Bright Blood: On the Knights

The Knights of tarot are associated with fire, and they share all the personality traits you would expect from that element. To one degree or another, they’re all tempestuous, aggressive, creative, energetic, courageous. They all exhibit a sort of youthful impulsivity, for better or (sometimes) worse. They really are the teenagers of the court. There’s so much untempered intensity. The Knight archetypes are raw and unmediated, and their energy spills over their edges. It can be a lot to handle. But even so, the Knights are my favorite court cards. They have so much to teach us. Each of them carries an almost overwhelming creative impulse, and each of them shows us a different direction that impulse can take. They show us what happens when a person holds a passion that feels, maybe, a little less like love.


The Knight of Cups combines the fire of the Knights with the watery, emotional quality of the suit of Cups. Fire is an active element. It suits the Knights and the Knights suit it. Knights are doers. They are seekers and adventurers. And the Knight of Cups, Romantic that they are, is a seeker of the heart. They're the most Byronic figure in the deck. Their heart rules all, and their heart is full of flight and fancy. They'll gallop into your life, sweep you off your feet, then drop you as soon as something more interesting wanders into the periphery. That’s bitter-sounding, but it’s true. The Knight of Cups is self-centered as all the Knights are, and they're usually too busy chasing their own feelings to stop and think about yours. But there’s good in them too. They have the potential to be an inspiring figure for those of us who, as a result of growing up in a patriarchy that prizes logic above all, have trouble letting our hearts guide us. “Follow your heart” is maybe the most egregious cliché of all, but the Knight of Cups holds it up as a truth. That it's okay to lead with your heart. That it's okay to the love the world with a deep fervor, and to spend a life chasing that love.


In the Knight of Swords, we see the fiery energy of the Knights melding with the airy, intellectual energy of the suit of Swords. The Knights are mightily self-conscious in the way most young people are. For better or worse, they have a distinct and often irritating desire to prove themselves. They need you to like them. And I think the Knight of Swords illustrates this better than any of the other Knights. All the court cards in the suit of Swords are clever. The Queen of Swords speaks their truth artfully, the King of Swords speaks their truth diplomatically. But the Knight of Swords hasn’t learned these skills yet. They are a skilled and aggressive debater, but their only true goal is for you to know that they're clever. They spit out their arguments without any grace. They lack self-awareness. Their fiery nature means that they often come across as needlessly aggressive. They have an admirable passion, but they don't always realize how their overbearing nature affects their ability to reach people.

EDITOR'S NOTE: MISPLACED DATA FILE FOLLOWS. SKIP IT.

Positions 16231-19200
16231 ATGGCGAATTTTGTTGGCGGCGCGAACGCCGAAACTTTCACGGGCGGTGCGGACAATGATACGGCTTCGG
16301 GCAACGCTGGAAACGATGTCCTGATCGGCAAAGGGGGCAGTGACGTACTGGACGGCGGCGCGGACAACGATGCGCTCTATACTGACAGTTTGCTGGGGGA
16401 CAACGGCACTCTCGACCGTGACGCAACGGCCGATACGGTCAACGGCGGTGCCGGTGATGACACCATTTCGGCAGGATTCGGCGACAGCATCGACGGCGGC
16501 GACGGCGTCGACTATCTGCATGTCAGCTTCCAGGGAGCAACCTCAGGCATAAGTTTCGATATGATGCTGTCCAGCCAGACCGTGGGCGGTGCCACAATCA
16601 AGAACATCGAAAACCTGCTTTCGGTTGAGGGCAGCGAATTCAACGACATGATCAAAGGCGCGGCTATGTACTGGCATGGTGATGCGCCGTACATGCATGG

The Knight of Wands is our fire of fire, an unstoppable blaze of passion and creativity. They are fueled by a passion that is hot and heart-pounding, that feels more like war than peace. The Knight of Wands has no fear—no fear of failure, no fear of loss, no fear of consequences. They are a burning, bleeding heart. They have a self-confidence bordering on cockiness, but that kind of enthusiasm for risk can be mighty attractive. The Knight of Wands is impulsive like all the Knights, so they aren't great with commitment. They have a new passion, a new fight, every day. This kind of outsized energy gives them an almost mythological feel. The Pagan Otherworlds Tarot depicts this knight with a white stag. In Arthurian legend, the appearance of a white stag was a sign that the knight needed to go on a quest. Hunters pursed the stag not to kill it, but to let it lead them on new adventures. The point wasn’t the capture. The point was the sheer joy of chase. Which is why the Knight of Wands is always flitting from new passion to new passion. They don't have the patience to stick with much of anything, but they live for the first flush of excitement.


If the other Knights are hares, the Knight of Pentacles is the tortoise. They're maybe the least Knight-like of all the Knights. In them we see a marriage of fire and earth. I love court cards that combine opposite elements like this, because it teases out aspects of the elements that are sometimes overlooked. When we think of fire, we think of passion and aggression and maybe even destruction. We think of burning lust, uncontrollable forces, ideas that crackle with inspiration. But the Knight of Pentacles shows us a different kind of fire. They have the same enthusiasm as all the Knights. Their earnestness about his work is so bright it’s almost painful to look at. It’s the kind of open-hearted love that makes you nervous. That passion of theirs is a fire, but it’s one that is tempered by dirt and bone, by patience and structure. Rather than burning them out, it sustains them. It’s what gives them the energy to work long and hard in the way they do.

The court cards often feel so big to me, too big to be relatable, too big to contain a real person. But they can and do represent facets of ourselves and those we know. Of all the court cards, the Knight have been, I would say, the most instrumental to my own personal growth. As an Aries sun whose own fiery qualities were sometimes dampened in childhood, witnessing the physicality and impulsiveness of the Knights has been instrumental for my personal growth. These archetypes have shown me the parts of myself I’d forgotten I had, and they’ve showed me how to use them. Because tarot is good for so many things, and I think the best of them is this simple witnessing.